Given these critical presences of discrimination in both the national economy and the sociopolitical structure, it was inevitable that racial injustice would further spread to strictly social arenas, such as sports.  Here,  African American baseball provides a template of widespread, segregationist practice.  Before 1920, in fact, there were no official, African American teams, even as many outside of the league system were noted as exceptional (Tygiel  382).  Then, even when a black identity was created in the form of professional leagues, the goal nonetheless remained one of working toward inclusion within the white spheres, which could only happen when sufficient, and only black, achievement emerged.  Exposure, too, perpetuated the issues here.  On one level, mainstream newspapers rarely covered black baseball, just as most white fans did not attend black games.  At the same time, the likely audience for these teams, the African American community, was either unable to afford tickets or working on the Saturdays when games were usually played (Tygiel  387).

Conclusion

If African Americans were on the road to equality after the Civil War, the road would be long and rough.  Sharecropping, marginally better than slavery, still ensured a form of black servitude, as governmental and political movements still allowed for rampant discrimination. This bias was then reflected in tightly segregated baseball.  It may be seen, then, that economics, politics, and leisure  illustrate the mass discrimination of African Americans after the Civil War.

Works Cited

Schultz, Kevin M. HIST: Student Edition.  Belmont: Wadsworth Cengage Learning, 2010. Print.

Tygiel, Jules. “Unreconciled Strivings: Baseball in Jim Crow America.” Mosaic of America, Vol. II, Ed. Hartzell, Larry. Dubuque: Kendall Hunt Publishing, 2002-2007.  380-401. Print.

Time is precious

Time is precious

don’t waste it!

Get instant essay
writing help!
Get instant essay writing help!
Plagiarism-free guarantee

Plagiarism-free
guarantee

Privacy guarantee

Privacy
guarantee

Secure checkout

Secure
checkout

Money back guarantee

Money back
guarantee

Related Essay Samples & Examples

Human Trafficking, Research Paper Example

Human trafficking is definitely one of the most severe problems in contemporary society. “Annually, about 600,000 to 800,000 people – mostly women and children –are [...]

Pages: 4

Words: 1058

Essay

Alternatives to Imprisonment, Essay Example

What alternatives to imprisonment exist to deal with non-violent criminals who are repeat offenders? The populations of prisons around the world and United States in [...]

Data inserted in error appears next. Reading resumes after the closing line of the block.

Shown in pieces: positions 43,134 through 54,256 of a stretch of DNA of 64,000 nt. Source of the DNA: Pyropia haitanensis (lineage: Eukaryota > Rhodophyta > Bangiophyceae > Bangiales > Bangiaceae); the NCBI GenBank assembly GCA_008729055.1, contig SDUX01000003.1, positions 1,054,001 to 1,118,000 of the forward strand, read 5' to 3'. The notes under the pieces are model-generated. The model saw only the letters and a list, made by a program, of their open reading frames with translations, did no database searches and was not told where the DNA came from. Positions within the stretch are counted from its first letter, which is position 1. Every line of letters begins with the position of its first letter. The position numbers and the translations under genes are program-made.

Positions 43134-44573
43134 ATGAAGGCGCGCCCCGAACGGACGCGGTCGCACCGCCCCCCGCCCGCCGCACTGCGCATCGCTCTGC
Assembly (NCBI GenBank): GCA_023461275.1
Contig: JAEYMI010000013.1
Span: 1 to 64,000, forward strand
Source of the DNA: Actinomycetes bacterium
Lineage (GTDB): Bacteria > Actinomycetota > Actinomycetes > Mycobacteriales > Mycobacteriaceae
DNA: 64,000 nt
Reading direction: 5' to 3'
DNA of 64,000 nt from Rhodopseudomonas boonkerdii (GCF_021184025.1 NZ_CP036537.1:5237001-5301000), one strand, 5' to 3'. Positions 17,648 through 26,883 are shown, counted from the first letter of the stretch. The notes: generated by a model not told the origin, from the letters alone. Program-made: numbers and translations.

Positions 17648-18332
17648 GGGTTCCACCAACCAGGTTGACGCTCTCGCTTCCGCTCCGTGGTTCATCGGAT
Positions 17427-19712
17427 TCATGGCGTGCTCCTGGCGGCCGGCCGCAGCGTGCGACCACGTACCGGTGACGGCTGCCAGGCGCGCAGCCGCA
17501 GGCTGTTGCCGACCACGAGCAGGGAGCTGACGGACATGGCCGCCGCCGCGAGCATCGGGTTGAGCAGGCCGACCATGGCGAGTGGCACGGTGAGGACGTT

Pages: 1

Words: 270

Essay

Immunity, Essay Example

What is meant by immunity? What are types of immunity? How does it work to insulate a defendant from criminal prosecution? “In legal contexts, immunity [...]

Pages: 1

Words: 259

Essay

Unappreciated Heroes, Essay Example

Though viewed by many as a great bastion of upward mobility for the black people and other minorities, the United States armed forces have not [...]

Pages: 5

Words: 1445

Essay

Hepatitis C, Essay Example

In fact, Hepatitis C is a liver disease, which is caused by Hepatitis C virus, so called HCV infection. “HCV infection sometimes results in an [...]

Pages: 3

Words: 710

Essay

Plato’s The Apology, Essay Example

Plato’s The Apology is a description of the speech, which Socrates makes at the trial when charged with not acknowledging the gods accepted by the [...]

Pages: 5

Words: 1264

Essay

Human Trafficking, Research Paper Example

Human trafficking is definitely one of the most severe problems in contemporary society. “Annually, about 600,000 to 800,000 people – mostly women and children –are [...]

Pages: 4

Words: 1058

Essay

Alternatives to Imprisonment, Essay Example

What alternatives to imprisonment exist to deal with non-violent criminals who are repeat offenders? The populations of prisons around the world and United States in [...]

Pages: 1

Words: 270

Essay

Immunity, Essay Example

What is meant by immunity? What are types of immunity? How does it work to insulate a defendant from criminal prosecution? “In legal contexts, immunity [...]

Pages: 1

Words: 259

Essay

Unappreciated Heroes, Essay Example

Though viewed by many as a great bastion of upward mobility for the black people and other minorities, the United States armed forces have not [...]

Pages: 5

Words: 1445

Essay

Hepatitis C, Essay Example

In fact, Hepatitis C is a liver disease, which is caused by Hepatitis C virus, so called HCV infection. “HCV infection sometimes results in an [...]

Pages: 3

Words: 710

Essay

Plato’s The Apology, Essay Example

Plato’s The Apology is a description of the speech, which Socrates makes at the trial when charged with not acknowledging the gods accepted by the [...]

Pages: 5

Words: 1264

Essay

Get a Free E-Book ($50 in value)

Get a Free E-Book

How To Write The Best Essay Ever!

How To Write The Best Essay Ever!